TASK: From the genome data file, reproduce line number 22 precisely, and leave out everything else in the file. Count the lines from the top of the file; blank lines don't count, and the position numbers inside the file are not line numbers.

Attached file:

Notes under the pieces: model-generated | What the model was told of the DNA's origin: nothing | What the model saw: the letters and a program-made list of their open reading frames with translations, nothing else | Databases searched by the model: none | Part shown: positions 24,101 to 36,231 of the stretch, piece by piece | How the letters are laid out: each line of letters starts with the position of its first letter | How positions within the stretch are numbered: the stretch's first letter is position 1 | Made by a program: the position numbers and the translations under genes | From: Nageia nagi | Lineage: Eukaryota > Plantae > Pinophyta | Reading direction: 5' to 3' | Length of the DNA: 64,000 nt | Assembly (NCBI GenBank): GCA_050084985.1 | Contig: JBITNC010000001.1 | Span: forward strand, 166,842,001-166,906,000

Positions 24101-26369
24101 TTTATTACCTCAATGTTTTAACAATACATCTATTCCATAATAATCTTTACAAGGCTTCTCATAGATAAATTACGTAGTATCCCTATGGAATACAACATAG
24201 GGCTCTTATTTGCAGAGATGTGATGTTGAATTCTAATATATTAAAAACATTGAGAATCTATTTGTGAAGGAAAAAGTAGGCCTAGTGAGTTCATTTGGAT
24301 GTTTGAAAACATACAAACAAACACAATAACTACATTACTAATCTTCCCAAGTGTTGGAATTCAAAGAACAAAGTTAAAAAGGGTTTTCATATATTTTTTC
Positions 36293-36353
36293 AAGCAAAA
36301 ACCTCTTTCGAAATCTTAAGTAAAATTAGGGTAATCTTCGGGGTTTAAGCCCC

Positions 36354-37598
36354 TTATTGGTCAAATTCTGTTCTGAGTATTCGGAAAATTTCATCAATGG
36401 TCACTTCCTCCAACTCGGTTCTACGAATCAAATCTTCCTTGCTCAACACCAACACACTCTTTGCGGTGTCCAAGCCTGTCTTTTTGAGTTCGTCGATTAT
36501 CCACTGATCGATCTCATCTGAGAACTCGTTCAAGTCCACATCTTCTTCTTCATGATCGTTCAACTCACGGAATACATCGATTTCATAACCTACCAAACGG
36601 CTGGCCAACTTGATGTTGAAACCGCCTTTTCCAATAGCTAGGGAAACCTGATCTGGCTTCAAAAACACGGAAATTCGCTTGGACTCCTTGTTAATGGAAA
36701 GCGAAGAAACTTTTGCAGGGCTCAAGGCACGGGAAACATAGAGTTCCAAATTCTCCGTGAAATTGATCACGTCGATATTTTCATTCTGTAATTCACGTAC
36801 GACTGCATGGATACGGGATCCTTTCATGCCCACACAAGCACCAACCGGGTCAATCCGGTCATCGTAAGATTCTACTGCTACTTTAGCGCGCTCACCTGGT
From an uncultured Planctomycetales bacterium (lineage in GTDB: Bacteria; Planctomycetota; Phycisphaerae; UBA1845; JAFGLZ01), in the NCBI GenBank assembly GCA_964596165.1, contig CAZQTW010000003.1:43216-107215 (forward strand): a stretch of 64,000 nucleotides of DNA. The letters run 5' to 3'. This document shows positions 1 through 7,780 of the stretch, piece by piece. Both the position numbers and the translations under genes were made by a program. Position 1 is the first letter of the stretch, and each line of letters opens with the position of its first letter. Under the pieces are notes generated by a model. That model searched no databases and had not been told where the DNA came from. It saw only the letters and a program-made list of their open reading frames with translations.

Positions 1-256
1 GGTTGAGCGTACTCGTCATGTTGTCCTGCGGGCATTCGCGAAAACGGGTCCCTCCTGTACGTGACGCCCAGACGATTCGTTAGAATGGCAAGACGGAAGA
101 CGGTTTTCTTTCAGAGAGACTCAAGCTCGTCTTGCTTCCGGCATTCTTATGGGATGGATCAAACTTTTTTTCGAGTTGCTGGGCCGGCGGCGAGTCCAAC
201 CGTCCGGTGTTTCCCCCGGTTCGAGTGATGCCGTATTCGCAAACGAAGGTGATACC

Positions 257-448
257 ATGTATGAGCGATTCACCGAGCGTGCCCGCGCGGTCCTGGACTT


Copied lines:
257 ATGTATGAGCGATTCACCGAGCGTGCCCGCGCGGTCCTGGACTT